We were then asked to move into a lock up room. It was a brightly lit and big empty room with steel bars on the sides of one wall. As we were processed and put into the room. John Tan was finally brought in. John had been bound with his hands behind his back with extremely menacing looking plastic handcuffs. The handcuffs were clearly and deliberately tightened to the point where there was discomfort caused.

John looked a bit pale. He was obviously in discomfort. We were outraged and disgusted at the actions of the police. The police had attempted to protray a soft side infront of the eyes of the public and the media. But within the walls of a police van and within Police Cantonment Complex, it was all a different story.

Dr. Chee demanded that the handcuffs be removed. John was unarmed. John was not violent. The policemen outnumbered us. We were in the lock up and we were not resisting. So why was John put in plastic handcuffs? Station Inspector Tan Kok Ann was the man in charge, he was the one who was supposed to keep us under control. Station Inspector Tan and Dr. Chee exchanged some firm words about the need to release John from the handcuffs. Siok Chin was also firm in dealing with the police. When the cuffs were finally removed, it was clear that John felt unwell, we then led him to the bench to be seated.

John was asked if he needed medical attention. True as a fighter was. John brushed away the need. The police did question us before we took our statements whether we we injured and needed any medical examination. All of us dismissed the need for medical attention. There was nothing too rough for us to handle despite the deliberate manhandling. There might have been some scratches and bruises on John and scratches on Sylvester and myself but it was nothing to cry about.

The lockup had windows. Transparent windows. It faced the guardroom. Inside the guardroom were as many as 4 – 8 policemen. When they processed us there were as many as 8 policemen standing nearby at the corridor. As we were being processed, they can put as many as 3 policemen in the lockup with us. Just to stand there and watch us. They had also put as many as 3 policemen watching us through the glass windows when the locked room was secured.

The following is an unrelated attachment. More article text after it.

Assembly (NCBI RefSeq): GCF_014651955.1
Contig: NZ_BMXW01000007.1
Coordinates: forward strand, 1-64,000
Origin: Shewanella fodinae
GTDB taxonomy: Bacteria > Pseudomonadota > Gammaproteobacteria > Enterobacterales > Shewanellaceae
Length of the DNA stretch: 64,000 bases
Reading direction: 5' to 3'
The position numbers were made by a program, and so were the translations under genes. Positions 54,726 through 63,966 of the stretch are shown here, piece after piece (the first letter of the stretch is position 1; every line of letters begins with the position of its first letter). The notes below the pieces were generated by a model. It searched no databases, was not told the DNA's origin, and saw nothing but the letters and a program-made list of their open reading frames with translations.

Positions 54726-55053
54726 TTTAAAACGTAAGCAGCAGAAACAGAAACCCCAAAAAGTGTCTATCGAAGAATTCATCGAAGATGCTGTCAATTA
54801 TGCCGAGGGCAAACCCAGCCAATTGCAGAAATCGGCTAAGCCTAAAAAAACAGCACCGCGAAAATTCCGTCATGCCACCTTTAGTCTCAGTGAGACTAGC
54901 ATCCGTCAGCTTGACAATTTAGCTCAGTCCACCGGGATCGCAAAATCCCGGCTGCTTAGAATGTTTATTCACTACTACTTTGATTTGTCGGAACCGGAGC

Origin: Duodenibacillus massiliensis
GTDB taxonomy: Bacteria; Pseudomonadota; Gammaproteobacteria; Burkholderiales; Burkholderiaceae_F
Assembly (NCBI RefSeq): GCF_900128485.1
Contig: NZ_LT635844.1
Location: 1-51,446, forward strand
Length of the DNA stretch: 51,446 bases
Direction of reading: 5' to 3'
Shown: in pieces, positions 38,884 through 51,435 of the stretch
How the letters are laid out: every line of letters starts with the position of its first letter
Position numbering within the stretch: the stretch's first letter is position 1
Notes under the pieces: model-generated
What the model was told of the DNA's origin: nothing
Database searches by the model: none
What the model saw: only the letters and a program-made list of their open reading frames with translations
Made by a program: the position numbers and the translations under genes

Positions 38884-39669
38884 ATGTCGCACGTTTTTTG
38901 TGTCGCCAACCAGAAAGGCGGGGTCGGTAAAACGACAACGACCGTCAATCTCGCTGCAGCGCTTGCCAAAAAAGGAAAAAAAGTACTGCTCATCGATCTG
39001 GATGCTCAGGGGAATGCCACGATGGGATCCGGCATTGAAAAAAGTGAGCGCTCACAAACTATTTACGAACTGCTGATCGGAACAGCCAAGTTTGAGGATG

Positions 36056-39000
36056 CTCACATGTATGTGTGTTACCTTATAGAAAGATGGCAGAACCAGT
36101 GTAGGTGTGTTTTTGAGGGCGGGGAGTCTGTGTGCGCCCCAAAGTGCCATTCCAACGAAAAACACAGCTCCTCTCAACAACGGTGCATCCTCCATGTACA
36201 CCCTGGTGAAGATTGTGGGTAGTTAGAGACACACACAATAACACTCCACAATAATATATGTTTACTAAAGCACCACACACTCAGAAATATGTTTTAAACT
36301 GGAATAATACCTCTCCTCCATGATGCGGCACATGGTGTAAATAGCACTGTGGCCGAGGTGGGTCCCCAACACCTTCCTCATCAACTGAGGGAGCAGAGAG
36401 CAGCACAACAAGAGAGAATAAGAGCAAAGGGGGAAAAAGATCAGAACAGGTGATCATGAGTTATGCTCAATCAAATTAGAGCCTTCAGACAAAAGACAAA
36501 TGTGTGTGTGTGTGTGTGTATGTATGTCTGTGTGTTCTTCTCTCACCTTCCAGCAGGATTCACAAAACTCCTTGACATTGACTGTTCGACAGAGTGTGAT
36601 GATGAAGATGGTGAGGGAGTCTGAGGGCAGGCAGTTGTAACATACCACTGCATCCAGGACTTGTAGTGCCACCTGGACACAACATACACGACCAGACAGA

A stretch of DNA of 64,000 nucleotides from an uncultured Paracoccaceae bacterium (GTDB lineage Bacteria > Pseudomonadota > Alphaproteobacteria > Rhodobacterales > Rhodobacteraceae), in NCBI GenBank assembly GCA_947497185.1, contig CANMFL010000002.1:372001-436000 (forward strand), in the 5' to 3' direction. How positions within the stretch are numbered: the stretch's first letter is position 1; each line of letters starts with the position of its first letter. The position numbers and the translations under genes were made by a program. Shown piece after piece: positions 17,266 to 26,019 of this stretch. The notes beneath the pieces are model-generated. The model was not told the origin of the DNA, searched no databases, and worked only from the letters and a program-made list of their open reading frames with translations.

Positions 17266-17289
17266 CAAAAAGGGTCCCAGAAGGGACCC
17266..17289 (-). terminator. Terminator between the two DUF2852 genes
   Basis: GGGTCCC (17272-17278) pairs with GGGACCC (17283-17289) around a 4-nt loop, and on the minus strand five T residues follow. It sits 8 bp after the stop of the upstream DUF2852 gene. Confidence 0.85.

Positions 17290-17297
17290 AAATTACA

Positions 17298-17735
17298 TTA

[You begin to wonder – how the hell did Mas Selamat Kastari escape? we were non-violent citizen activists and they place us under the eye of so many policemen]

[You begin to wonder – whether the Singapore Police Force had grostesquely misplaced priorities]

to be continued with part 3 on visits to the toilet.

March 16, 2008 Posted by | Politics | Leave a comment

Confessions of a Protestor, World Consumer Rights’ Day – Protest in front of Parliament House Part 1

My thoughts at this moment at 2341hrs on the events of the day.

I had started out feeling enthusiastic about the protest which i was about to take part today. Early awakening in the morning and thereafter straight for a breakfast with a couple of friends.

We found ourselves under cloudy weather when we arrived near the venue. After a while of speaking around, we proceeded towards Parliament House. There were probably about 25 to 30 of us. Excluding the children that were brought by their parents.

Straightaway, the seasoned eye of an activist spots a total of about 8 plain clothes policemen lurking around to do surveillance. The police and the administration were clearly rattled by the intention to protest in front of parliament house.
To me this was a symbolic gesture. As Parliament has failed Singapore in failing to keep the Cabinet in check, a protest by people from all walks of life in Singapore would bring them down a peg or two and for them to start listening to the people. I prided myself for being able to pluck up the courage to join in this protest.

After photos and interviews were taken by the local and foreign press on the paraphernalia and purpose of the protest, placards included. ASP William Goh, fearful of being identified as a police officer, failed to appear in his uniform. ASP William Goh made a hasty introduction of himself and asked for us to disperse from the the Parliament House. Dr. Chee Soon Juan and Gandhi Ambalam agreed and started walking across the road towards Funan Centre.

There in front of Funan Centre, we were accosted again by a sweaty and panicky ASP William Goh who now demanded that the placards to be surrendered and if the placards were not surrendered, arrests would be made.

Uncle Yap challenged the police to state which law the protestors broke and why was it that they had to hand over the placards. Uncle Yap was covering the event with a camera of his. Kaixiong and Dr. Chee tried to reason with the ASP and was getting nowhere. The ASP began uttering gibberish – about something about the Parliament being gazetted as a protected area and about the placards which must be surrendered. The police officers blocked our way for a good 10 minutes or so ironically preventing us from dispersing from the vicinity of the Parliament.